The DNA of the COO
Resetting the logic of the COO’s role
“Operations are increasingly of strategic importance, addressing both the revenue and the cost challenges organizations face.”
Adrian Edwards, Global Supply Chain and Operations Leader, Ernst & Young.
In contrast to many other C-suite roles, that of the COO has had a turbulent recent history. And uncertainty about its future often still lingers.
There are several reasons why the COO role has struggled to fully cement itself within today’s C-suite. Some companies may opt instead to split operations responsibilities between several executives. In others, the CEO may decide to handle operational issues directly.
But in many companies, across a range of industries and regions, changing market dynamics now provide a chance to clarify the inherent logic of the COO’s role, at least for those willing to take on the challenge.
New business dynamics redefining an old role
The following factors underscore the need for an operational leader, especially within an increasingly complex and global business environment:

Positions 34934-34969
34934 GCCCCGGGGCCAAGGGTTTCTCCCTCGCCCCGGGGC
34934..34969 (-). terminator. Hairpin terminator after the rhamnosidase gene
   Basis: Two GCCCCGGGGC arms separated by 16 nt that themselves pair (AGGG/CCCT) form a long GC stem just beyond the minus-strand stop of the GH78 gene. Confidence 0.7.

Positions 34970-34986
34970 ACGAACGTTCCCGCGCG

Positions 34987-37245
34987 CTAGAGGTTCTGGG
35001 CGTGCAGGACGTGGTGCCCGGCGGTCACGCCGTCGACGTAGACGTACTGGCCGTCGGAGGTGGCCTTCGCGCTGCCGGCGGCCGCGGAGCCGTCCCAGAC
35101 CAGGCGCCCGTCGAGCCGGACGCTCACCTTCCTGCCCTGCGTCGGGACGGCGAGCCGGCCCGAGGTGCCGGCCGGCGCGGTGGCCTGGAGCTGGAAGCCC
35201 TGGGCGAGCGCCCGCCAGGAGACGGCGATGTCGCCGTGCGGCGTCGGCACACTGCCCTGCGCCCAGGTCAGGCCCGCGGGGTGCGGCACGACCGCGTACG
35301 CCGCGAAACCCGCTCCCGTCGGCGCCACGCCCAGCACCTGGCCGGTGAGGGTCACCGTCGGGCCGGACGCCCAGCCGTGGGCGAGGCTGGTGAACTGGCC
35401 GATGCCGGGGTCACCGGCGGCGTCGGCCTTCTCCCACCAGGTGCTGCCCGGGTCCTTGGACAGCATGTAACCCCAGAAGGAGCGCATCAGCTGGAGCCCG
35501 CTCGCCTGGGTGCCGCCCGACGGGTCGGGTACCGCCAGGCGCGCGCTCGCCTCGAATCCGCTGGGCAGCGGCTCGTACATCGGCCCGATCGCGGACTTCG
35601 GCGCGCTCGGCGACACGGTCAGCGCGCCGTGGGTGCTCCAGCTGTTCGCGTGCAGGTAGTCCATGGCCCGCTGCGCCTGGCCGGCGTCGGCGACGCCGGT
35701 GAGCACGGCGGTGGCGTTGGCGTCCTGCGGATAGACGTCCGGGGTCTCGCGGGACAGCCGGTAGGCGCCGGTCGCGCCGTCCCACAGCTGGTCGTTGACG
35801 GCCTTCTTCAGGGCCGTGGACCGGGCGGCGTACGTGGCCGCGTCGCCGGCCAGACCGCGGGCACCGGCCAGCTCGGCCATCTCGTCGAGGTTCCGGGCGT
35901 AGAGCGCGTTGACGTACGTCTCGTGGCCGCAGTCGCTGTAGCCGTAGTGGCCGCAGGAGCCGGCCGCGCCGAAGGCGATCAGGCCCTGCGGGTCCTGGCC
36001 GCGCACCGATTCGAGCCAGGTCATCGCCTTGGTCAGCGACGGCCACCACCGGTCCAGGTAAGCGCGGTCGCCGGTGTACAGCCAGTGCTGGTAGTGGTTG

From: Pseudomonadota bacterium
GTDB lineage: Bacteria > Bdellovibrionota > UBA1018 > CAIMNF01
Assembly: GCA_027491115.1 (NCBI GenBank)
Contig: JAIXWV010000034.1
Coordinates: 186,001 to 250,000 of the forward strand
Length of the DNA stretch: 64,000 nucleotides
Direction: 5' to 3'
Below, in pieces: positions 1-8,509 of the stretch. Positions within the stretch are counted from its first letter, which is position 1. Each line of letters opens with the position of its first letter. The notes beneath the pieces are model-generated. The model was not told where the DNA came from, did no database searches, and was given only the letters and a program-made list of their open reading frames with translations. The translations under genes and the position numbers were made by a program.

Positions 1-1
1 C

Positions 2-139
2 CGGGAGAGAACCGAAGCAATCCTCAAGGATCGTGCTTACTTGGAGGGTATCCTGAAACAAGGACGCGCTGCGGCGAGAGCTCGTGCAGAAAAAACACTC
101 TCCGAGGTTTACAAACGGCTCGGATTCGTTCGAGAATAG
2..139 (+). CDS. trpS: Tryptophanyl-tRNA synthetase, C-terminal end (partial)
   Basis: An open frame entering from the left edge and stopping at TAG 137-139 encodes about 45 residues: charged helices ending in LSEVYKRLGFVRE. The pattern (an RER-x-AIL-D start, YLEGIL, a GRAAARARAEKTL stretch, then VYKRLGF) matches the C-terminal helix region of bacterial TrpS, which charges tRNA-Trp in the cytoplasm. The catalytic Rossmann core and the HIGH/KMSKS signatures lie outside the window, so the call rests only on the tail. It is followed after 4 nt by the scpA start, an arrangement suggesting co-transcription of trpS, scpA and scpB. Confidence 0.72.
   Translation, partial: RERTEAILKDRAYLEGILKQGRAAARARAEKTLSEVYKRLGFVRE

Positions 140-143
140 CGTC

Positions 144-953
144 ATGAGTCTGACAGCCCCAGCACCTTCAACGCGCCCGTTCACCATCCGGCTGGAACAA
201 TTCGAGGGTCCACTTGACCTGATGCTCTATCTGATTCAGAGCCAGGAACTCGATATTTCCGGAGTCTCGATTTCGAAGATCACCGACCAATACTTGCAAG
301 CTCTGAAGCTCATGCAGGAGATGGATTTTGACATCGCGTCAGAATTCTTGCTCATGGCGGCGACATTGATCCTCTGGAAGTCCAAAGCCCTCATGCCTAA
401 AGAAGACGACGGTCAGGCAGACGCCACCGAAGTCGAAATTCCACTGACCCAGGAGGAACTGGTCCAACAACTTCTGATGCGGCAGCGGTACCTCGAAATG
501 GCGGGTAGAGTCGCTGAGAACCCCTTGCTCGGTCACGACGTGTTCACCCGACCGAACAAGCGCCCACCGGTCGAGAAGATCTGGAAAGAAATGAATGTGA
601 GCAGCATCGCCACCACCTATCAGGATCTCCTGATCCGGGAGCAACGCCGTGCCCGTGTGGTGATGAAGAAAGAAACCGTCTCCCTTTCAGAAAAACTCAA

- A daunting regulatory environment
- A tougher emphasis on efficiency and cost management, including a drive to transform many core aspects of the business
- The need to expand into new markets in the pursuit of growth
This need is further exacerbated by the increasing speed of change, from ever shorter product development life cycles to a continuously evolving technology.
The effects of this are clearly felt by today’s COOs. One in three of those polled say that increased complexity and a wider set of tasks has been the most striking change in their job over the past five years.
Changed tasks for a COO in the last five years
(Open question with multiple answers)
Change brings opportunity
For ambitious COOs, all this provides a significant opportunity. More so than any other executive, they are well-placed to take on such challenges and cement their position within the organization.
Furthermore, adding a COO role can help to free up the CEO to focus on setting the corporate vision and goals, while then relying on the operational leader to help shape the underlying strategy and implement it. For many companies, this also acts as an effective form of succession planning.
COOs have to adapt to the environment they find themselves in
Unlike other management roles, such as the CFO, there are no professional standards, nor are expectations of the job common across all organizations. Rather than possessing a single set of skills that can be easily identified in any business, COOs have to adapt, chameleon-like, to the environment in which they find themselves.